I have been made aware today that some people believe the cause of M.E is known and that sufferers know what their prognosis is. I disagree. This blog will explain and clarify my standpoint.
I believe that a bout of Labyrinthitis (ear infection) was the trigger for my latest bout of M.E. However, it was not the cause of the illness. We don’t yet know why one person, let’s call her Sarah, gets Labyrinthitis, is laid low for 6 weeks but then gets back to life as normal with no repercussions. But another person, let’s call her Tracey, has Labyrinthitis for 6 weeks, is well for a week but then gets ill….very ill (as happened to me). Tracey’s simple ear infection had triggered a debilitating chronic illness. Until we know the reason behind the two different outcomes, we don’t know the cause of M.E. I run with the notion that there is something dormant within us, perhaps in our DNA or gut, that is activated/triggered by a virus, trauma, etc. But researchers have not established what that ‘thing’ is yet.
At the beginning of this blog, I wrote ‘my latest bout’ – this is my second bout of M.E. I had (undiagnosed) M.E in my teenage years. I became ill virtually overnight (we have never worked out what the trigger was) and it left just as quickly 2 years later. It is due to my first bout that I believe many of us don’t have a prognosis. I have no idea if this second bout is lifelong or if it will vanish as quickly as the first bout many years ago. It’s a mystery!
This is what the M.E Association say about prognosis – www.meassociation.org.uk
What are the chances of recovering from ME/CFS?
Most people with ME/CFS fall into one of four broad groups:
- Those who manage to return to normal health, or near normal health, even though this may take a considerable period of time.
- The majority who make some degree of improvement but eventually tend to stabilise. They then follow a fluctuating pattern with both good and bad periods of health. Relapses or exacerbations are often precipitated by infections, operations, temperature extremes or stressful events.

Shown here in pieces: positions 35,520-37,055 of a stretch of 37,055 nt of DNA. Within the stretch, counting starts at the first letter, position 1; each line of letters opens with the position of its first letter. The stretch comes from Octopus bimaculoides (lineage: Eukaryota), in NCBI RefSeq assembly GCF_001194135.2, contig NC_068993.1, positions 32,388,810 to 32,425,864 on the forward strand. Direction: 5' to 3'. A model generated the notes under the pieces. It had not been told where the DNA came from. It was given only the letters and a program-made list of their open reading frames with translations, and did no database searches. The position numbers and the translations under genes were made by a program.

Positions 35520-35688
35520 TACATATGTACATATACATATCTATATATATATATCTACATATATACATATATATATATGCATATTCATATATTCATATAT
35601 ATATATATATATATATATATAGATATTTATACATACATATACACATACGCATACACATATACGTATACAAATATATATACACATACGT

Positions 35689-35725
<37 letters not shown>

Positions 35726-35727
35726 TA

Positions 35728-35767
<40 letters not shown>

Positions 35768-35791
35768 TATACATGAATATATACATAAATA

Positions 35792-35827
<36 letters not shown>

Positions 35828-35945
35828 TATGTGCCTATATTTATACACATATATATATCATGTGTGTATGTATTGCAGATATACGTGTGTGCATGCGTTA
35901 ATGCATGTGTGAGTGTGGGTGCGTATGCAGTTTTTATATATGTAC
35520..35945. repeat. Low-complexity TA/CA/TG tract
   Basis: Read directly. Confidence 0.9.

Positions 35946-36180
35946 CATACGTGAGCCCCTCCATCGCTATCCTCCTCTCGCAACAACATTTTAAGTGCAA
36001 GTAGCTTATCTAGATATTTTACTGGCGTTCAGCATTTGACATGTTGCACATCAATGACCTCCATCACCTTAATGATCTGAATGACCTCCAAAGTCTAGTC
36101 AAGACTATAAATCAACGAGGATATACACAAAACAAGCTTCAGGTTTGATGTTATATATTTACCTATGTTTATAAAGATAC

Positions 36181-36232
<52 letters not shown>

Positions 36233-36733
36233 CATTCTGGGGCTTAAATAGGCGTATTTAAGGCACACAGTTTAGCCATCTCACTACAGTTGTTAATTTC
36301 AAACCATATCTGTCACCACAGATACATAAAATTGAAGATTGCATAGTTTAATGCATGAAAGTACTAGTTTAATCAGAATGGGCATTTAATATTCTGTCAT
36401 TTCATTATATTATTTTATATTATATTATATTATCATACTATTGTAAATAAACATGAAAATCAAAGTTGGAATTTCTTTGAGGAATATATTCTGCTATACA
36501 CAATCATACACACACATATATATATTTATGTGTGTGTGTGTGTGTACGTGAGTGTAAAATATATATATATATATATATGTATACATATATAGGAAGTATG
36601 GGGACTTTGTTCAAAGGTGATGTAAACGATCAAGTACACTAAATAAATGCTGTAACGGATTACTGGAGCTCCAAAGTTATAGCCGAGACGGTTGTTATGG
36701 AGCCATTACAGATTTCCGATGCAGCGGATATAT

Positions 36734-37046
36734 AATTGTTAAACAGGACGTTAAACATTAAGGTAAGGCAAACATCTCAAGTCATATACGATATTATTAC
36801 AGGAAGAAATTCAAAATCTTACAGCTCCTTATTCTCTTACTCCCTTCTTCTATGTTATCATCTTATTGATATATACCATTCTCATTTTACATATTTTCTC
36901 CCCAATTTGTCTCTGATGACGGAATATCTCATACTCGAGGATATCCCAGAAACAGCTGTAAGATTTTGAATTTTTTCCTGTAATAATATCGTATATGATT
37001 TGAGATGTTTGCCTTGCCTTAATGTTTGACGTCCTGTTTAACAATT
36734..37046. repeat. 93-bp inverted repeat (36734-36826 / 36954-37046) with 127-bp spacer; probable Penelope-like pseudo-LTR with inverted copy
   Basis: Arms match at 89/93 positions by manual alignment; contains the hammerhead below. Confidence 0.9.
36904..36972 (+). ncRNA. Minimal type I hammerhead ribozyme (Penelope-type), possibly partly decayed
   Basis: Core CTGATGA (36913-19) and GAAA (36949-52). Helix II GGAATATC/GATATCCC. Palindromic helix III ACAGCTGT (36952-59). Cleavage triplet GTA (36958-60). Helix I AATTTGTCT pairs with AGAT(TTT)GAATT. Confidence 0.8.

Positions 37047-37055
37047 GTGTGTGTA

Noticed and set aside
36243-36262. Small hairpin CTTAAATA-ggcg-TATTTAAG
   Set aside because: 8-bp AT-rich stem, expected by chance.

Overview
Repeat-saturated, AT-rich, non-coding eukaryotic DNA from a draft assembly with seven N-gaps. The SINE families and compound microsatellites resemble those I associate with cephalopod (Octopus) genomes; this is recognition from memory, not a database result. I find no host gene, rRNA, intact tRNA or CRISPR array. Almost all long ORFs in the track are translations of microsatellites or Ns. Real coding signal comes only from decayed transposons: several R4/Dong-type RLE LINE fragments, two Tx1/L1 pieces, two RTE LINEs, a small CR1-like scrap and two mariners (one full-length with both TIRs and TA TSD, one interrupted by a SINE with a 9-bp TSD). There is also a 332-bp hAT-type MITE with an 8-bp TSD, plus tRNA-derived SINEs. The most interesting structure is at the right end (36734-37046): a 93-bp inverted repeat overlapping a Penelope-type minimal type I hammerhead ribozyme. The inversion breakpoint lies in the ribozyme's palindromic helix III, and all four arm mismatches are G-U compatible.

- A significant minority of patients remain severely affected and may require a great deal of practical and social support.
- Continued deterioration is unusual in ME/CFS. When this occurs, a detailed medical re-assessment is advisable to rule out other possible diagnoses.
Using the above as a guide, I have no idea if I am in the first or second group. I may get better or I may not. I am now 11 years into this second bout with no signs of getting better. Symptoms are ebbing and flowing, some have improved whilst others have got slightly worse. My cognitive function has deteriorated over the past 6 months. I am hoping it is just temporary. I have spoken to a few other sufferers who are experiencing the same fluctuation in cognitive function so I know I am not alone in that.
It is true that severe M.E sufferers have a greater sense of prognosis (see group 3) but mild/moderate sufferers like myself don’t have any idea of what is in store for us. We have no idea if our, occasional, slightly improved health means we are ‘recovering’ or if it is simply a fluctuation.
I hope that clears that up and, despite a few followers disagreeing with me, I will continue to promote that we do not know the cause or our prognosis, until I see definitive proof to the contrary.
and Foggy (OBVIOUSLY) xxx